A: The director had the notion that he could put the entire book up on the screen. Well, you can't do that.
You have to pick out the story that you want to tell and put that on the screen. And so he made this four-hour film and then he found that if he was actually going to get it released, he would have to cut it down to two hours.
Q: Does this issue of length apply to books, too? Is a 1,000-page book somehow too much?
A: For modern readers, yeah. People apparently only read mystery stories of any length. With mysteries, the longer the better and people will read any damn thing. But the indulgent, 800-page books that were written a hundred years ago are just not going to be written anymore and people need to get used to that. If you think you're going to write something like The Brothers Karamazov or Moby-Dick, go ahead. Nobody will read it. I don't care how good it is, or how smart the readers are. Their intentions, their brains are different.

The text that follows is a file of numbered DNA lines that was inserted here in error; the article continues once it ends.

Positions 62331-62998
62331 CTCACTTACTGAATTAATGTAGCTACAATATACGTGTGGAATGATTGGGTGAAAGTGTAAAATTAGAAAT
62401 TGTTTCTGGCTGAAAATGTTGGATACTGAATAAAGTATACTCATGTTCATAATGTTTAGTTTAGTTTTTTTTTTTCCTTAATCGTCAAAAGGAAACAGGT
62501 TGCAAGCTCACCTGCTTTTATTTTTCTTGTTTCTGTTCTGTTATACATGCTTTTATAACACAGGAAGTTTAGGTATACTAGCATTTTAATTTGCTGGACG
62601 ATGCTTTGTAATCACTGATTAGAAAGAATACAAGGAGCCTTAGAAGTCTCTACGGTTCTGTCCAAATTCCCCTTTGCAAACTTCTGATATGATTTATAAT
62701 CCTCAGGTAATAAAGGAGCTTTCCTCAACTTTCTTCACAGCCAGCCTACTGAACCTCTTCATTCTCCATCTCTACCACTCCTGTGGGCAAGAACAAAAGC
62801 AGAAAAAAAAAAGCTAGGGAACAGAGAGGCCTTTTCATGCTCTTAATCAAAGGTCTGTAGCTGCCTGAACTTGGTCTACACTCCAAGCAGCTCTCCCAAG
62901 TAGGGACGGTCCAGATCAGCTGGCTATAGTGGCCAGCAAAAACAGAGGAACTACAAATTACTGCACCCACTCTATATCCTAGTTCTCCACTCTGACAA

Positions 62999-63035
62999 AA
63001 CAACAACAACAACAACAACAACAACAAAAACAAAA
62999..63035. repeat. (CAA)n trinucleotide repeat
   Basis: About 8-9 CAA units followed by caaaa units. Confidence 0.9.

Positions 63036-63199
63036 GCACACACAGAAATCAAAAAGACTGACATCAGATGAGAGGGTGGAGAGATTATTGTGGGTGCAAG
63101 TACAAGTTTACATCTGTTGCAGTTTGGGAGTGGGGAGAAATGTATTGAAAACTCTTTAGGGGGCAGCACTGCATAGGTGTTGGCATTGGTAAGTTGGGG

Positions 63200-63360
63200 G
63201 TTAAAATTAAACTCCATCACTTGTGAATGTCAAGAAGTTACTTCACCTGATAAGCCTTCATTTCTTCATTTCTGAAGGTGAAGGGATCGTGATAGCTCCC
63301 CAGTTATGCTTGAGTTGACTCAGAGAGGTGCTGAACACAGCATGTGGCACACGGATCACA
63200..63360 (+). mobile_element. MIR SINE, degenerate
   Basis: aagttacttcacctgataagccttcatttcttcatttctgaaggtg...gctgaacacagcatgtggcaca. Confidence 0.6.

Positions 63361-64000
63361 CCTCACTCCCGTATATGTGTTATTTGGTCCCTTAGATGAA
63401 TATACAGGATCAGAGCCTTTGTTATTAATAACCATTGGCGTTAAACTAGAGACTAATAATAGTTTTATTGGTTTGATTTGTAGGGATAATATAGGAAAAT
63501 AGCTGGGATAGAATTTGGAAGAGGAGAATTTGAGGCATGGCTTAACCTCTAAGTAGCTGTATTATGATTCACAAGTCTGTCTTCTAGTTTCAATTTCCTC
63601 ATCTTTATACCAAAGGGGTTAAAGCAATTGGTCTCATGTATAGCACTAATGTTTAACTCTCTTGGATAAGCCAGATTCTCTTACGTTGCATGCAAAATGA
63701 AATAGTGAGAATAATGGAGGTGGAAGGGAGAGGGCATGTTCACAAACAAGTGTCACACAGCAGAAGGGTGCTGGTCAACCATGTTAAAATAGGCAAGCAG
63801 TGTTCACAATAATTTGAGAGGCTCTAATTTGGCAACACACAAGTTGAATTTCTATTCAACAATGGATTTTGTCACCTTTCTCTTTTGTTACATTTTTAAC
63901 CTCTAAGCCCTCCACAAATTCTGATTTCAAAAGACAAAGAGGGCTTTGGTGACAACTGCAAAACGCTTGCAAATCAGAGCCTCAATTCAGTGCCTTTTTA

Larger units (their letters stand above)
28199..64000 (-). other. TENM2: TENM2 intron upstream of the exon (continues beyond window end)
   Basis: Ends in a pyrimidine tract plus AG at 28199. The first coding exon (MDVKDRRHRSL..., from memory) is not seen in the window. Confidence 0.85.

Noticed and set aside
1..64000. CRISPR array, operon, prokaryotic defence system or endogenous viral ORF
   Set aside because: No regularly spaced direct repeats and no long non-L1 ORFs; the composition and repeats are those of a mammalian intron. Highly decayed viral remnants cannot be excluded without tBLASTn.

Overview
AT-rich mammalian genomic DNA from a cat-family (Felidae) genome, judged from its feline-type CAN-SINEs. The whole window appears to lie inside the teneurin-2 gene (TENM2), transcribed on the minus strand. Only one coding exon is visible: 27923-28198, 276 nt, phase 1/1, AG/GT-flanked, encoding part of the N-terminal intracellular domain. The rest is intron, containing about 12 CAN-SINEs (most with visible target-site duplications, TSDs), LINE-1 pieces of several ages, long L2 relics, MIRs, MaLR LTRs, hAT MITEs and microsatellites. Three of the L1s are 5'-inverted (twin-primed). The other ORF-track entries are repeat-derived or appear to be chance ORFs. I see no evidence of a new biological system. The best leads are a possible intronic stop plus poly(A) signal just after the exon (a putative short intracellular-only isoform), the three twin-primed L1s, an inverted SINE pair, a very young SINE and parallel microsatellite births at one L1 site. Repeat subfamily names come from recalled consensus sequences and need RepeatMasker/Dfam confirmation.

(Photo via Jim Herrington)
I've spent a fair time thinking about how mediums relate to different eras. I recall a favorite quote wherein artist Marcel Duchamp said he had no patience for books over 100 pages long. (I don't have the quote. Make do with the summary.) Always a future teller, I suspect he understood how the 20th century would erode our attention spans.
Recently an acquaintance queried me why none of our Ivy League peers had ambitions toward tackling The Novel.
I floated this by another acquaintance recently, a slightly younger individual with a background similar to my own. Why aren't kids these days aspiring to create literature? Will music claim them all?
"I've seen the best minds of my generation destroyed by organic farming," he said.
End of quote.